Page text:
Smithsonian / Museums

Throughout his career, Nott’s work was exhibited at some of the most prestigious locations in the world. The Smithsonian’s National Air and Space Museum Innovation, now on permanent exhibition at the Smithsonian’s National Air and Space Museum, was designed, built & piloted solo by Julian Nott to a world record altitude of 55,134 ft. in 1980. Nott was the first person to design a hot air balloon with a pressurized cabin. He was awarded the Gold Medal by the Royal Aero Club, the first ever given to a balloonist, for his work designing high altitude balloon cabins. The Gold Medal had previously been awarded to only 34 other pilots of distinction including the Wright Brothers & Neil Armstrong. Innovation has been on exhibit at the NASA Space Center, Houston The Smithsonian National Air & Space Museum maintains the world’s largest & most significant collection of aviation & space artifacts. The museum holds in trust some 60,000 objects including the 1903 Wright Flyer, the Spirit of St. LouisApollo 11, the Concorde, & the space shuttle Discovery. Innovation will be one of only thirteen balloon cabins on exhibit, spanning more than 100 years & one of only four which are pressurized. The Smithsonian National Air & Space Museum began in 1876 & today welcomes more than eight million visitors a year, making it the most visited museum in the country. The Steven F. Udvar-Hazy Center, located at Washington Dulles International Airport, opened in 2003 & now exhibits Smithsonian’s air & space collections.


Balloon in Flight

Nott with his cabin which is on permanent exhibition in the spectacular Smithsonian National Air and Space Museum Center at Dulles Airport.

smithsonianThe Smithsonian’s National Air and
Space Museum, Udvar Hazy Center.

Nott’s world altitude record cabin and
Alan Eustace’s skydive equipment are a few feet apart.
Click here so see the skydive equipment.


Nott with Museum Director, General John Dailey.


Nott designed and built the first hot air balloon ever to have a pressure cabin and piloted it to increase the world altitude record by ten thousand feet! The cabin was displayed by the London Science Museum in their principal building in South Kensington, London, for seventeen years. The Museum is the most important museum in Britain that might include Nott’s work in its collection, and moreover one of the most important museums in the world.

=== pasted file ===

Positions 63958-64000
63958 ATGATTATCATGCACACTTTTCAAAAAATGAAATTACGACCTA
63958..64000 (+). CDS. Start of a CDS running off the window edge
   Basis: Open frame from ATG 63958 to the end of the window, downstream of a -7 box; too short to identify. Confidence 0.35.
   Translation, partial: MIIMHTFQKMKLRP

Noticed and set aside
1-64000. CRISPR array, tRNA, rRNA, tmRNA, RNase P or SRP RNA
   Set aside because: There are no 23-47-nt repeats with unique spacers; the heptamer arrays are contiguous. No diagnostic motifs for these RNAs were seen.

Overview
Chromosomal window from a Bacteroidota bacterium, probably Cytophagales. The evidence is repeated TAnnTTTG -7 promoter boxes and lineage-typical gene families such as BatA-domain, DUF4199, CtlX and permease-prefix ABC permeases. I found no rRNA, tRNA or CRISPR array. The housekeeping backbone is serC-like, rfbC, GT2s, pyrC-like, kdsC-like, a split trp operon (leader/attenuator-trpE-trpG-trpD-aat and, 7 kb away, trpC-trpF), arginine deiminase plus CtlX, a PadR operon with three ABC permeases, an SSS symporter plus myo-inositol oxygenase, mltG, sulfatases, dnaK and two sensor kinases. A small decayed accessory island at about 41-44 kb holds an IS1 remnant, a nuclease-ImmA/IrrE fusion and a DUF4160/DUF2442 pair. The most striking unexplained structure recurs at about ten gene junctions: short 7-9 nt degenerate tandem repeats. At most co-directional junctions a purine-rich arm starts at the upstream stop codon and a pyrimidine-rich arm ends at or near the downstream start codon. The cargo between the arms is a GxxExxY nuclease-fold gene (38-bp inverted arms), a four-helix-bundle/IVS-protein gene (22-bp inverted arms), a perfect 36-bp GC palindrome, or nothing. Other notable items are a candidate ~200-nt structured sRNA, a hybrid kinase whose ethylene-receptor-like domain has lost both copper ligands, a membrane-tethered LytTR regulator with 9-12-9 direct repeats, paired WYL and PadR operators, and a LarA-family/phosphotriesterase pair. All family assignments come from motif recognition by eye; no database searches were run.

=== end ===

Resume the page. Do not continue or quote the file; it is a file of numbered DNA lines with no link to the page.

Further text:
The Cabin in FlightThe Cabin in Flight




The Record AssentThe Record Assent



The record set with this cabin stood for several years. As soon as it was broken, Nott immediately set out to win it back. He succeeded in just thirteen months, designing and building the cabin shown below. This cabin has been shown in several locations, and was included in a major special exhibition at “Space Center Houston” in 1996. Space Center Houston is the official visitors’ center of The National Air and Space Administration’s Johnson Space Center, one of NASA’s most important sites. The exhibition, which included this cabin, was entitled “Pushing the Envelope – Ballooning To The Edge of Space.” The premise of the show was that high altitude manned balloon flights were one of the crucial stepping stones on the way to space flight, the Moon, and one day the stars. Other than a standard modern sport hot air balloon with wicker basket, Nott’s cabin was the only item later than about 1960 included in the show. Nott gave the opening speech for the exhibition.

4Before Launch

5Into the Vast Colorado Sky

6Display at Space Center Houston. Note the central position in the exhibition and right, rear, the NASA logo and Space Shuttle replica.


One of Nott’s cabins was displayed for several months in the Theodore Roosevelt Rotunda of the New York Museum of Natural History. The Rotunda is immediately inside the main entrance, the most prominent possible location, in one of the most important museums in the world. Nott was interviewed live on CBS “Good Morning America” from the Museum. This picture from “Insight” shows Nott and the cabin in the Rotunda.

7Photo Courtesy “Insight” Magazine

8Courtesy British Balloon Museum and Library


For at least the last twenty years, items large and small from many stages of Nott’s career have been in the collection of the British Balloon Museum and Library. opening the Milestones Exhibit.


The gondola of the 2002 “Prehistoric Nazca Balloon” is currently in the official museum of the National Cultural Institute of Peru [Instituto Nacional de Cultura] in Nazca.



The most recent major museum to include Nott’s work is the Royal Air Force Museum, London. To mark the hundredth anniversary of the Wright Brothers flight, the Museum opened an entire new building, the “Milestones of Flight Gallery”. In the words of the museum curators “this carefully chosen exhibition … covers the great achievements in the first 100 years of flight”. It includes a mere four hundred references of the entire history of aerospace, from the Wright Brothers to the Moon Landing and beyond. Nott’s is the only balloon chosen except those from the very early twentieth century. The balloon chosen is the superpressure Pumpkin balloon designed and flown by Nott. Nott was the first person ever to fly in a pumpkin balloon. The Ultra Long Distance Balloon currently being developed by NASA uses the pumpkin concept.

10H.R.H. Prince Philip opening the Milestones Exhibit

12Detail of Nott’s Milestone showing his Pumpkin Balloon